Wandering Jew-ish? Traveling Kosher!

I’ve got some trips coming up down to the lower 48 and while I’ve written before about the logistics of backcountry camping kosher, I thought it might be good to write about traveling while observant, for those who might be new to it.

Kosher travel really begins when we begin planning our trip, specifically the times and dates of flights or travel times for a roadtrip.  Shabbos and holidays always need to be planned around and it’s important to make sure there is some padding of time just to be sure.  I’ve read so many “horror” stories of Orthodox Jews needing to spend the Sabbath in airports or getting stuck in one way or another.  Be sure to check with your own friendly Orthodox Rabbi, but for most, this means making sure that you will not need to be traveling at all near candle lighting time and that any flight after the Sabbath departs well after the end of the Sabbath, havdalah.  Whenever possible, I like to arrive a day or two before Shabbos so I have time to settle in, get my bearings, and find kosher food.  It’s often good to take into account potential flight delays or, if it’s a roadtrip, any driving delays due to traffic, weather, or car issues.

Which brings us to the other two big challenges, kosher food and lodging within walking distance of an Orthodox Synagogue.

There seems to be a great fear among some Jews born Orthodox that there is nothing to eat in a city if that city has no kosher pizza place.  I’m happy to say that most major cities have a lot to offer.  Doing a quick search on Chabad.org’s website for local Chabad organizations can often get you in touch with what is kosher locally.  They will sometimes have a separate webpage on the local Chabad house’s website with local kosher resources or sometimes you can email or call them.  In smaller cities, they may also be the only Orthodox Synagogue for Shabbos as well and often can help you find accommodations nearby.  In larger cities, you can often search for a local Va’ad or Beit Din (Rabbinical Court) and they may have links to kosher websites and some large cities even have their own kosher certification programs.  In addition, doing a web search for “Orthodox Jewish Synagogues in (city name)” can often help you find their Synagogue’s website, which will often have visitor information.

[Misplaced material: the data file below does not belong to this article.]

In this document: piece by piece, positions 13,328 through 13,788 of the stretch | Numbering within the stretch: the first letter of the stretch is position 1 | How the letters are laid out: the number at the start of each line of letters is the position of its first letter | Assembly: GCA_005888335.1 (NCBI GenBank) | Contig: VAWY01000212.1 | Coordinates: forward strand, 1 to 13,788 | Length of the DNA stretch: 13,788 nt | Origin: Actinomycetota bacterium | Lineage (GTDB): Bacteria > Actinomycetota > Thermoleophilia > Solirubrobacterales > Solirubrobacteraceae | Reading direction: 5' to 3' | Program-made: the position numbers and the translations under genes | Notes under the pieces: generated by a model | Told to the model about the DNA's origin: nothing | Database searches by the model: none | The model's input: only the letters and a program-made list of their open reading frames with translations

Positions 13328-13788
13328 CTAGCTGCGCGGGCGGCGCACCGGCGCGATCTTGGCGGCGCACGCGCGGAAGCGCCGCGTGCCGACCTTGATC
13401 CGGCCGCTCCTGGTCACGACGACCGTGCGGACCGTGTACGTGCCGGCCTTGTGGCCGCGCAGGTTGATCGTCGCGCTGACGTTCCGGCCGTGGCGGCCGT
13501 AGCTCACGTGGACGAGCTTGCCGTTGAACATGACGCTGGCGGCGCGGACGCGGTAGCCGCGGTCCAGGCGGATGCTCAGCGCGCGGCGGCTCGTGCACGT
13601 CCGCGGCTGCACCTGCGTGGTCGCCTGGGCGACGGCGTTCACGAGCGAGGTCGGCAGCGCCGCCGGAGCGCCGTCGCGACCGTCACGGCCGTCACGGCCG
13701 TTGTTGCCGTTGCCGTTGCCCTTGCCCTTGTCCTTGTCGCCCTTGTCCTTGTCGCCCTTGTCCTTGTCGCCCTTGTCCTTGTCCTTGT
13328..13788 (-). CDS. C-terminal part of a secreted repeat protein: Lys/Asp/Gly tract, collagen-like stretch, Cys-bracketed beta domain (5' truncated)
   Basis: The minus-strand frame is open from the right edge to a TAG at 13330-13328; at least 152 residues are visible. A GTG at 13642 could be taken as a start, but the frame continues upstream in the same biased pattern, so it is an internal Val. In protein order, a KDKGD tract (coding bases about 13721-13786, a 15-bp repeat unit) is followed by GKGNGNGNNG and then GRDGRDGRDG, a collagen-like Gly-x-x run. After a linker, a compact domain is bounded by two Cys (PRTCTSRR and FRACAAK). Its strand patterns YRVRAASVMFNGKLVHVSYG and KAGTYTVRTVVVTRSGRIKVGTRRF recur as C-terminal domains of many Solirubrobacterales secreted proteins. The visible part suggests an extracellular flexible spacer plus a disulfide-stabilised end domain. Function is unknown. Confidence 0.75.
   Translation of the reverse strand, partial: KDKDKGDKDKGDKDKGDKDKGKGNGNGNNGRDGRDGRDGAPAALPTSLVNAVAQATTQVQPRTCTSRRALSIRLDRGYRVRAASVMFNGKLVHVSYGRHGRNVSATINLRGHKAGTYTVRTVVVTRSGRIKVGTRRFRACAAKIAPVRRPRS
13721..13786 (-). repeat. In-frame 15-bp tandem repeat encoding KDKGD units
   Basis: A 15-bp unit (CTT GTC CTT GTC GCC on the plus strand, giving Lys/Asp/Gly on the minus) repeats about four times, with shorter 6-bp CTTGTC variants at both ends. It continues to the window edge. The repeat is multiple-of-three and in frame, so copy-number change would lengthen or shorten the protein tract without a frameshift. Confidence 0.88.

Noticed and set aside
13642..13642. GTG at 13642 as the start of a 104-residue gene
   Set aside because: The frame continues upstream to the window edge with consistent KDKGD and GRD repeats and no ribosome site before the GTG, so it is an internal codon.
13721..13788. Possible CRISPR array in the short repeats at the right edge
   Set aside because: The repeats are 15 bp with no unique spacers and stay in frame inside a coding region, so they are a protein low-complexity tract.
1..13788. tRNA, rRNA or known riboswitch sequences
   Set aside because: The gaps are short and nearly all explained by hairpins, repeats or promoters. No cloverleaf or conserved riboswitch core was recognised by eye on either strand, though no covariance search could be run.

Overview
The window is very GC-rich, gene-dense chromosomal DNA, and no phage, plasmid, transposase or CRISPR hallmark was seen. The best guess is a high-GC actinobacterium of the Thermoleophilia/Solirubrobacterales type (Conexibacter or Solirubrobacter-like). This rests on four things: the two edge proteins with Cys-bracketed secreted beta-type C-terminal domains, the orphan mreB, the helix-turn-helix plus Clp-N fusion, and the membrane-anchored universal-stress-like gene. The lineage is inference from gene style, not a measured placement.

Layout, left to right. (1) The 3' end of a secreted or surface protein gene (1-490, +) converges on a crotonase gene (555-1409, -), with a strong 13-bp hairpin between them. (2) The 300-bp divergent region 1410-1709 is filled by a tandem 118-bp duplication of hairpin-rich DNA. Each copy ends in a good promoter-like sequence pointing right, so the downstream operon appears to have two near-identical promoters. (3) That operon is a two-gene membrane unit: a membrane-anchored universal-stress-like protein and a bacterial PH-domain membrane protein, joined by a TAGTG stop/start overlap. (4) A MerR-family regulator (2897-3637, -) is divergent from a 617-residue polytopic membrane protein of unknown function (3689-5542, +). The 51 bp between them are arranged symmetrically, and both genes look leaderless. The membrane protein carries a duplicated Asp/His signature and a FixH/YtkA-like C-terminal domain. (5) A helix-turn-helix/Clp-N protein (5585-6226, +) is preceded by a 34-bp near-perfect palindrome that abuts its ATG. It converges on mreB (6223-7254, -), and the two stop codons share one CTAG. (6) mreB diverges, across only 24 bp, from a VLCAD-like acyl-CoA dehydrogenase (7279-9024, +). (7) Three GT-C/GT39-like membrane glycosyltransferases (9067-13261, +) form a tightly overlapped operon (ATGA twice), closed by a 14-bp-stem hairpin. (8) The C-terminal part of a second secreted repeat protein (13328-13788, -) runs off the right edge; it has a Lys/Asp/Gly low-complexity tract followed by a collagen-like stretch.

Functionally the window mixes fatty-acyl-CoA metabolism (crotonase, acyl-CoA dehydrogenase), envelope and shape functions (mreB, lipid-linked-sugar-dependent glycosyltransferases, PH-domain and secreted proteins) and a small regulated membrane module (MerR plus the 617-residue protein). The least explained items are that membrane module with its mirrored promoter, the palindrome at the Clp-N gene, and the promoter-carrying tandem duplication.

It’s important to reach out to whatever community that you will be visiting for Shabbos early.  They may be able to recommend hotels in or near the eruv or Synagogue and sometimes they can set up hosting for you for either meals or a place to stay as well.  Be prepared to give them some kind of references, usually your local Orthodox Rabbi.  After all, you’d want to check up on a complete stranger before inviting them into your home, wouldn’t you?  Also, keep in mind that Orthodox Jews are a tight-knit community.  Be on your best behavior as a guest and if you are not yet halakhically Jewish, be careful not to do anything that you wouldn’t be allowed to do in your home Synagogue, like accepting an aliyah.  If you are set up with hosts for meals or a place to stay, be sure to bring a hostess gift and thank you card so that you’ll be welcomed back!

If you’re on your own for accommodations, don’t fret.  Recently, our family has had really good luck finding airbnb’s in areas where there are no hotels in or near an eruv.  This can be a particularly good option for families.  Just last year we ended up staying in a very charming Airbnb in Seattle’s Seward Park neighborhood.  The couple that hosted us were non-observant Jews who already knew all the ins and outs of Sabbath observance and were familiar with many of the people who hosted us for meals.  They were SO nice and we felt at home and were just a short walk from the Synagogue.  This winter, we’re renting a whole house near a Synagogue we’re visiting.  Of course, you generally cannot expect a kosher kitchen in these, so plan accordingly.